The ‘cry of command’ does not appear to have clear Old Testament antecedents, but Philo comments that God ‘by one single word of command (heni keleusmati), could easily collect together men living on the very confines of the earth’ (Philo, Praem. Poen. 117). It is a ‘command’ that initiates the gathering of scattered Jews into a restored Israel.
There are no ‘archangels’ as such in the Old Testament, but in Daniel 12:1 LXX Michael is the ‘great angel’ who stands over the people of Israel during a time of extreme ‘tribulation’ to deliver them from their enemies. In Jewish apocalyptic literature Michael is the chief of the archangels (cf. 1 Enoch 24:6). So again, Paul’s language evokes a situation in which God rescues his people from political-religious oppression, such as the Thessalonian church was experiencing from its neighbours (cf. 1 Thess. 1:6).
According to Daniel 12:1-3, when Israel’s ‘guilt’ is atoned for, when its suffering is brought to an end, when its enemies are overcome, ‘many of those who sleep in the dust of the earth shall awake, some to everlasting life, and some to shame and everlasting contempt’. In Paul’s constructed narrative of deliverance from persecution this becomes the resurrection of those who suffered and died because of their faith in Christ.
The ‘clouds’ recall the clouds that accompany the Son of man in Daniel 7:13. The point is that the faithful community at the parousia, when Caesar is displaced, participates in the vindication of Jesus and with him receives the sovereignty over Israel that was taken from the pagan oppressor.
‘Caught up’ (harpagēsometha) has connotations of snatching someone from danger (cf. Acts 23:10; Jude 23; Rev. 12:5). The thought is of rescue from persecution. But the story of Daniel 12:1-3 is still in the background: on the day when Israel is delivered from oppression ‘all the people whoever is found written in the book will be lifted up (hupsōthēsetai), and many of those sleeping in the flatness of the earth will rise up…’ (12:2-3 LXX). I would suggest that this distinction between those who are raised from the dead and those who are ‘lifted up’ has been transposed into Paul’s vision as a distinction between the resurrection of the dead in Christ at the parousia and the snatching up of the living to participate in the vindication of the Son of man. The immediate historical realism of the vision is underlined by Paul’s clear expectation that he might be alive at the parousia (‘we the living, who are left’).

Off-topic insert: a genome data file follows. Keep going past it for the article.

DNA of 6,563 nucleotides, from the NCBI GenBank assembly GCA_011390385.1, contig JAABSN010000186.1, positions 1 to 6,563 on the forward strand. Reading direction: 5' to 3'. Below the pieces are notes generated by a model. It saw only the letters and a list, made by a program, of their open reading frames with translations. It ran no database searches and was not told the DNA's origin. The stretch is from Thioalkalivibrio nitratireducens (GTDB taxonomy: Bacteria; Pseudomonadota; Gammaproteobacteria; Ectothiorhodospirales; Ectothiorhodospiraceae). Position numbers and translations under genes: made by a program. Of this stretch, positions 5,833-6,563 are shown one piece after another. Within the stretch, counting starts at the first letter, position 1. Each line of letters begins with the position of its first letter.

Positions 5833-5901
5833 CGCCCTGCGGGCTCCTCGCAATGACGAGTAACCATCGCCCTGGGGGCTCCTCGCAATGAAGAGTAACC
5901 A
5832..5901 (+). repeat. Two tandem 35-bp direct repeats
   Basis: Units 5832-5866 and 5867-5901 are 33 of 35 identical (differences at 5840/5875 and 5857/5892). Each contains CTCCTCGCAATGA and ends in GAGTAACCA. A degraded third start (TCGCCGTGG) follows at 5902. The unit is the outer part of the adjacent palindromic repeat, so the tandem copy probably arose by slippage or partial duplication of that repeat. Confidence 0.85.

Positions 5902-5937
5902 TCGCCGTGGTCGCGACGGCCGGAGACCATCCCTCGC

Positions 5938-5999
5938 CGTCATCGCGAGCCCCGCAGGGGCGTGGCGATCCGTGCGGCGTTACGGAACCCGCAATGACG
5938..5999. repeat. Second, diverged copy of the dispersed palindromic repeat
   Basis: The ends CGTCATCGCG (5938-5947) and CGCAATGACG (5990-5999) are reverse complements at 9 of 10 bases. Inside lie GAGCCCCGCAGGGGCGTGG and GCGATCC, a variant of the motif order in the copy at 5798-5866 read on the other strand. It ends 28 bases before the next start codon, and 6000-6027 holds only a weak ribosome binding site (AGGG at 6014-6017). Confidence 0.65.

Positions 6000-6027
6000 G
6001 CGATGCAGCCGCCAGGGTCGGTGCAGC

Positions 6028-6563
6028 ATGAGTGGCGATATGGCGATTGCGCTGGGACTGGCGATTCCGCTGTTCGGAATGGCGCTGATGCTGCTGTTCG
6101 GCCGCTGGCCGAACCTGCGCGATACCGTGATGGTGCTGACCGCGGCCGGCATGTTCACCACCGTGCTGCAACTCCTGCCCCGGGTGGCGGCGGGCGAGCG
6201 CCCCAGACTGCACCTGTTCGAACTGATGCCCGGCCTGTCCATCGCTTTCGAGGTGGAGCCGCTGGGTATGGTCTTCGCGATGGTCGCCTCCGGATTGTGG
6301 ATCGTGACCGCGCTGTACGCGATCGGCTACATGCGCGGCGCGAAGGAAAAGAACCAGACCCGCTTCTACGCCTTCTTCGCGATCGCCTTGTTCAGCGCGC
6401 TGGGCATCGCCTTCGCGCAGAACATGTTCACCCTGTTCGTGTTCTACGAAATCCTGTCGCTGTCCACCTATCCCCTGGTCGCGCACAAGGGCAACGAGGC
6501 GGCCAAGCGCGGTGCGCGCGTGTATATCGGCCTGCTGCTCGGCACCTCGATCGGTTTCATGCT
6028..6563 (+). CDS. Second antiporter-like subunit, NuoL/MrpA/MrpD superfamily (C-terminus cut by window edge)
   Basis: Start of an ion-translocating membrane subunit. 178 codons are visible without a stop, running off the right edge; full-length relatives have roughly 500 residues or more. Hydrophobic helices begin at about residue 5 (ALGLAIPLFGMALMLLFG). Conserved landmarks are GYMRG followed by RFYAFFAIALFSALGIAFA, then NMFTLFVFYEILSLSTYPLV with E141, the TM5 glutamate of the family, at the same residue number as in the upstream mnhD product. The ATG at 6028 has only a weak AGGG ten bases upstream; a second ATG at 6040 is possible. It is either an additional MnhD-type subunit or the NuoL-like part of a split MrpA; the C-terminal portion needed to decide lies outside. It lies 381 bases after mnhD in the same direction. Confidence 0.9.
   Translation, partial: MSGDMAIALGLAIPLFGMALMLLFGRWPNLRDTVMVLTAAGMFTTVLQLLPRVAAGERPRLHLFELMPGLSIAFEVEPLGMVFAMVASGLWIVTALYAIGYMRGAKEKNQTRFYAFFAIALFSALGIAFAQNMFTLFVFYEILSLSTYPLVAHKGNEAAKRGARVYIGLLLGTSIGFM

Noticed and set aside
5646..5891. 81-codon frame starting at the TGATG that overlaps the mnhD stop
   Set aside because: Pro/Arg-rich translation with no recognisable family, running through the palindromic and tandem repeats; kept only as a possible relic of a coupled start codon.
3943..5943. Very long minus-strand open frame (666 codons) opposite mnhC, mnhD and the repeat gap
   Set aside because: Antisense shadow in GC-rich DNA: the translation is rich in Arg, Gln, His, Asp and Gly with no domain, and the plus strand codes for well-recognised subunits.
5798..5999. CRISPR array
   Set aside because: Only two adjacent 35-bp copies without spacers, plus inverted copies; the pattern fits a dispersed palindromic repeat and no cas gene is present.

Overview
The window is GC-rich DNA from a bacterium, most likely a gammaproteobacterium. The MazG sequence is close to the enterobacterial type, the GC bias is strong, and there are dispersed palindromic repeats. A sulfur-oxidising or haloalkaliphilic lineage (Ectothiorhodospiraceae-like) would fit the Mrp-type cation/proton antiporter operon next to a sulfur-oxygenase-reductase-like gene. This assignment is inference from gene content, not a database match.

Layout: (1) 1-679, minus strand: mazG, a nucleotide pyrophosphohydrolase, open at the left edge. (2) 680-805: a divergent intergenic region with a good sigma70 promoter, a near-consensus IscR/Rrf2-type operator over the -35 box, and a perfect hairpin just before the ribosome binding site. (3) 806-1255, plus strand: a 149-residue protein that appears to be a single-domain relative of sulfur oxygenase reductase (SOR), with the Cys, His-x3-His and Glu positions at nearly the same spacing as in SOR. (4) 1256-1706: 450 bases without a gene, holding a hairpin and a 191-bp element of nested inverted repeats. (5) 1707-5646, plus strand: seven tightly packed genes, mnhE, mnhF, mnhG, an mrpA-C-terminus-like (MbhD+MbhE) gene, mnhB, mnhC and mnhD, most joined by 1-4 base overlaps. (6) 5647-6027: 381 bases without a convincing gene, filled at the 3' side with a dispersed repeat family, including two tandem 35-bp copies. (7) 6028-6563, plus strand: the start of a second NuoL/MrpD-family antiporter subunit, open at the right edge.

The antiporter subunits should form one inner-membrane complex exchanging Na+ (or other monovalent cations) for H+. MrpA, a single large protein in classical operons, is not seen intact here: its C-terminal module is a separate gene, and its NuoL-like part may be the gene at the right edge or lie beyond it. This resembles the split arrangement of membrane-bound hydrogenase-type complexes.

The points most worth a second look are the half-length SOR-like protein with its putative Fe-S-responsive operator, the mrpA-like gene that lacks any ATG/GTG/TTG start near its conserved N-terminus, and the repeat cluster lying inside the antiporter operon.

The Old Testament allusions from which this passage has been constructed consistently point to an event within history that sees the deliverance of the people of God from persecution, the overthrow of the pagan oppressor, the vindication of those who have trusted in YHWH even to the extent of losing their lives, and the re-establishment of the people under the reign of the Son of man. Paul constructs this narrative for a historical community that faced severe and protracted opposition from a world-conquering pagan power. We can hardly escape the conclusion that this passage is meant to pre-describe in the prophetic language of the Old Testament the eventual vindication of the suffering church against its imperial enemy.